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galvinInspired by a tweet yesterday by Guardian restaurant reviewer Marina O'Loughlin: "Love being told, when I point to better table, 'Sorry madam, that one's booked.' I BLOODY BOOKED TOO." - we decided to find out from some of our favourite front of house people in London, just how to secure that perfect table for two in London's best restaurants. And, just as importantly, how to react when you don't get the table you're after.

Here's the accumulated wisdom on tables from Fred Sirieix (Galvin at Windows), Jon Spiteri (Quo Vadis) and Daniel Willis (The Clove Club).

Know the room: If you know the restaurant you're going to, let reservations know if you'd prefer a smaller or larger table, or one by the window. "We have a snug table here that's too quiet for some people, but others really love it and make a point of asking for it." Jon Spiteri

Keep details on tables you like: "I know myself that I like certain tables in restaurants I go to a lot, so I make a point of asking for that table number." JS

Loyalty helps: "If someone is a regular client, coming two or three times a week and prefers a certain table, then we'll always do what we can to make sure they have it. We want to keep them loyal." JS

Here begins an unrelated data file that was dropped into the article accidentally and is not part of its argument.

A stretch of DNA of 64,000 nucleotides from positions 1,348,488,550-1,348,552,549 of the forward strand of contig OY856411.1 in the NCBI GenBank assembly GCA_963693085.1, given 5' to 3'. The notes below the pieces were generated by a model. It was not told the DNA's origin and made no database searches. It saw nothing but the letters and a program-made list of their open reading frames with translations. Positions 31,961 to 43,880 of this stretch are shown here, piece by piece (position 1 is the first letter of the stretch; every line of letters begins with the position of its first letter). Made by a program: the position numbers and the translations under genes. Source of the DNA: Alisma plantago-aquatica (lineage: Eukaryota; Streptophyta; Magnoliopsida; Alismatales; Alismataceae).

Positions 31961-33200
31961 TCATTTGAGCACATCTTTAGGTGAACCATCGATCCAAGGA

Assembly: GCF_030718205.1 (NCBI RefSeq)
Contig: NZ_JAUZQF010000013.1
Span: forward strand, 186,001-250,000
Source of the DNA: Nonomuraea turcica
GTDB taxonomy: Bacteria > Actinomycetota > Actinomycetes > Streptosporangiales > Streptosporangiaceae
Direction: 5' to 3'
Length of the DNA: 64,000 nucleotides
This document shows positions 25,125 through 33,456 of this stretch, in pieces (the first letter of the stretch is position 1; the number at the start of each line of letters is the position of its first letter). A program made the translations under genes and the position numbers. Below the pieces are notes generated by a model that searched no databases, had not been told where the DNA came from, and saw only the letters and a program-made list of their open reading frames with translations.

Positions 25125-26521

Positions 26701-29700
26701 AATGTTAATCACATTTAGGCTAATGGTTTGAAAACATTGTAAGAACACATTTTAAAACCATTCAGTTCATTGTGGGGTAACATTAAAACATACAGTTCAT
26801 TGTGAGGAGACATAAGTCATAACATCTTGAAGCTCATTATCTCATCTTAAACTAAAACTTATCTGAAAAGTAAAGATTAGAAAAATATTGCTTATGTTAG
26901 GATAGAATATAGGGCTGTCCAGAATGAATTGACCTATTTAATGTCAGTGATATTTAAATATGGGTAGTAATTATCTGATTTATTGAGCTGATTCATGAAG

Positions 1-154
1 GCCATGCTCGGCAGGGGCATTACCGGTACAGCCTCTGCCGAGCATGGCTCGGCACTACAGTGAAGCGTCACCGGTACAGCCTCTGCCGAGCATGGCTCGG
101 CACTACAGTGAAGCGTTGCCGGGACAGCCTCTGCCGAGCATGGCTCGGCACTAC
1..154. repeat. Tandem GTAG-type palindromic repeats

As does a good reason: Mention to the booking staff if there's something special behind your visit. "We do want to look after our regulars, but it's also just as important to make sure that someone who's travelled all the way from Sweden just to try your food is happy with where they're sitting." Daniel Willis

It's not personal: But, sometimes not even the most accommodating of restaurants can help: "If they'd prefer another table to the one they're being shown to then 95% of the time we can change it, unless someone else has already expressed a preference for it.' JS

There is a plan: "Without wanting to be too precious, how we seat people detemines the rhythm of the room. When we fill up the dining room at The Clove Club we don't want to sit everyone right next to each other on one side and leave the rest of the room empty. It's also an issue for the waiters; we need to balance the room out for them too." DW

Be flexible (and polite): "If you want a particular table, it's better to book in advance and be prepared to compromise on the time ie 9pm instead of 8pm for example." Fred Sirieix

Patience: The right table may come up if you have the time to wait it out. "If you walk in and want THAT table, be nice about it and be prepared to wait a little in the bar until it becomes available." FS

And good timekeeping: Be prompt for your booking or that table you've been looking forward to may be given away." FS

But as Fred points out: "What is a good table? The worse table could well be the best if that is the only one available at the time." 

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